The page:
I was first exposed to this at Eloqua and then carried on the tradition at my subsequent start-ups. At Influitive we bribed other groups to come by serving beer. It was so popular there that the Sales team demanded us to record the sessions as they used the content in their sales conversations. CSMs learned from each other and improved their tactics. Marketing leveraged these stories to seek out full case studies. Product used the feedback to make changes to future features. We all had a better understanding of the needs of our customers.

    A variation of this is to present stories at your company offsites, internal churn reviews, new team member bootcamps and/or sales kick-offs. Keep this in mind: story time all the time.

  • Customer story Slack channel. I referenced this tip earlier. I wanted our team to share more of their stories so we can all learn from them. We started a Slack channel to capture customer stories - both good and bad. Our goal was to hear more of the challenges and successes that the CSMs were experiencing in their day to day and share those with each other and the rest of the company. Slack is a great mechanism for this as it’s easily accessible and the information is searchable for everyone (especially for team members that join later on) unlike email.

    To kick this off we set a team goal of 35 stories in one month. If we achieved this we would all go for a nice dinner and the top three submitters would be rewarded. The channel quickly grew in popularity as others became interested in the stories and the CSMs gained recognition and a sense of accomplishment for submitting them. Oh, and we did go for a nice Mexican dinner. This is win-win-win stuff (CSMs, your company, and your customers).

  • Customer awards. While the CSMs are typically the ones driving these stories, Eloqua devised a great way to extract these stories directly from clients by creating a more formal marketing award ceremony called “The Markies.” Even though Eloqua turned this into an Emmy-like production, the essence of this is very simple. Create award categories, have customers apply by providing a detailed justification on why they should win, hand out awards based on objective criteria, reap the rewards of some outstanding customer stories. Rinse and repeat on an annual basis (the Markies have been doled out to top marketers since 2007 and are going strong). I can tell you with 100% confidence that my finest moments as a CSM were when one of my customers got up to an accept a Markie award. There is nothing better than this. Nothing.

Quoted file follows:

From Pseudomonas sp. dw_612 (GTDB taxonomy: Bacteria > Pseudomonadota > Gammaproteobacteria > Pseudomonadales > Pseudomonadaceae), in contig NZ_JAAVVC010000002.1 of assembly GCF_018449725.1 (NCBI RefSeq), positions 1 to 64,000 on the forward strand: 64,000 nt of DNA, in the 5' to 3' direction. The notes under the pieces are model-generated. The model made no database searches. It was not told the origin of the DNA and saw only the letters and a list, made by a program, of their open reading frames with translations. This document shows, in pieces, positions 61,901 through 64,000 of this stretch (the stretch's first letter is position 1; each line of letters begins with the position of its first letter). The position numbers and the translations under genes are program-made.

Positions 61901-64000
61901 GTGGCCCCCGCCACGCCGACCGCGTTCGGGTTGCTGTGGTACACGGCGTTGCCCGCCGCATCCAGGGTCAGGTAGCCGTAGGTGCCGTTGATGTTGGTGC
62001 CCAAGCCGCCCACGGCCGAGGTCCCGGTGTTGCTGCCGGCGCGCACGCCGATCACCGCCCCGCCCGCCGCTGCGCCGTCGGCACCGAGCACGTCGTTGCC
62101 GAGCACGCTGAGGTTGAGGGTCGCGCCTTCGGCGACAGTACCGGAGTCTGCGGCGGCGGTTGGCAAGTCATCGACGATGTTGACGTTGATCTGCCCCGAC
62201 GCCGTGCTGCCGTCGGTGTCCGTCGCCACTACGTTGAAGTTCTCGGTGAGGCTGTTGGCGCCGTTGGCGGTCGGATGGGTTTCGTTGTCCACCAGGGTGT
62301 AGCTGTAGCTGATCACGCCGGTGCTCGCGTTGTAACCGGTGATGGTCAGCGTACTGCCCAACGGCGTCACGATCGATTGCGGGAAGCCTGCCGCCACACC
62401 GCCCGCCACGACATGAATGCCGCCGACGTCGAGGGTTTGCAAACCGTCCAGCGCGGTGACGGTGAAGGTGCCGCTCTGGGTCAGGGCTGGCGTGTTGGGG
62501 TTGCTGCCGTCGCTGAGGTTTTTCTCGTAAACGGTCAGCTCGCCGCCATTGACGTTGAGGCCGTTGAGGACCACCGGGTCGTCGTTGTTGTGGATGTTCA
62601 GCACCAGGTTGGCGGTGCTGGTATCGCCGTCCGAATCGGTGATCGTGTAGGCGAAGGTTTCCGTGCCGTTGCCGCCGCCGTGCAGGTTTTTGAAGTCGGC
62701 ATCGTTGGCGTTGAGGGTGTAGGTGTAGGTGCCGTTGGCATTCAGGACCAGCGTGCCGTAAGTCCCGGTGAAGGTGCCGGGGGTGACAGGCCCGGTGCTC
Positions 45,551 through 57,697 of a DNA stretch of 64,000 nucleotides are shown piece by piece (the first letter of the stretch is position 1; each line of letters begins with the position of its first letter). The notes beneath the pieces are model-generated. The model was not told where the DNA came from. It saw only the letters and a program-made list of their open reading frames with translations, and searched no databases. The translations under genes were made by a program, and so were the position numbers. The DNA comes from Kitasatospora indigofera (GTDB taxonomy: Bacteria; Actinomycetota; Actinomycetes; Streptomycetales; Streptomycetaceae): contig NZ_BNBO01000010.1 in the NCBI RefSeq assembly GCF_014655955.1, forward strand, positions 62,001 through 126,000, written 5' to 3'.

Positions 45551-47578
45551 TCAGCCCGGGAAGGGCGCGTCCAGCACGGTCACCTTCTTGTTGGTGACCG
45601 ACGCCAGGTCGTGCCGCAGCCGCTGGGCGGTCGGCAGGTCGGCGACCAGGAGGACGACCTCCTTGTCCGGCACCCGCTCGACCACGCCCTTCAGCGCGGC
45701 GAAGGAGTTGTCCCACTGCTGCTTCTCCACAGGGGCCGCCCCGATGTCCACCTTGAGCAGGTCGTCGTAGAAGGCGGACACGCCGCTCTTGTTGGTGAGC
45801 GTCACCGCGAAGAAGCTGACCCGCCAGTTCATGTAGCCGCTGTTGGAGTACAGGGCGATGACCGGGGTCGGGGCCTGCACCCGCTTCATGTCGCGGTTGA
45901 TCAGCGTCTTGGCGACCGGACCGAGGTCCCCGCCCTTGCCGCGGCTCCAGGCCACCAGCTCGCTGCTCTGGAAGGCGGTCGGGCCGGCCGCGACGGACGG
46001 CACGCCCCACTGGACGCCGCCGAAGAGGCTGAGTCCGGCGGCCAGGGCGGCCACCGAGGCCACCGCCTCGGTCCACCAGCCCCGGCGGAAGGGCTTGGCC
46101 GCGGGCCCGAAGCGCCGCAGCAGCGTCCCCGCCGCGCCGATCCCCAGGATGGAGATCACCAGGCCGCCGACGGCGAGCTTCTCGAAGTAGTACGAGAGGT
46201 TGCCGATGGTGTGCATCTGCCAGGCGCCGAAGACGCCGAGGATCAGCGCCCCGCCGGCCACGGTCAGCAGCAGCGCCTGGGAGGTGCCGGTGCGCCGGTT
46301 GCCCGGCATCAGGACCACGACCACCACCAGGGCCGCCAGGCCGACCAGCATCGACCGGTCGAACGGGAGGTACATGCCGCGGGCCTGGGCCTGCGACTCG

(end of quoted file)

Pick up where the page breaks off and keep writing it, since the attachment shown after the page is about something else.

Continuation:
A major theme across these three examples is that shouldn’t wait for your budget discussions with your CFO and other executive stakeholders to gather customer stories. Proactively generate and share these stories on an ongoing basis so they naturally percolate throughout your organization. When other executives start citing them without you having said a word, you know you are making progress.

Customer stories = power: Where do you start?

Not having a strong voice at the executive level and not being able to get the resources you need can leave you and your Customer Success team demoralized. Particularly when you are doing everything you can to make your customers successful. You need to make the pain that you are experiencing come to life. You need others to feel the impact that your team is making. This is the power of a culture of storytelling.

When was the last time you had a CSM describe to your company how they helped one of your customers use a new feature in a way that no one expected? When was the last time that a CSM had a chance to outline the real reasons behind why you lost a customer beyond entering the reason code “not enough ROI?” It’s time to try some new approaches such as a Slack channel to tell the real stories behind the data.  Implementing these practices will change how your Customer Success team perceives itself but also how the company perceives you. You can hold your head up a little higher, get that resource that you desperately need and earn the respect that is rightfully yours. What are you waiting for?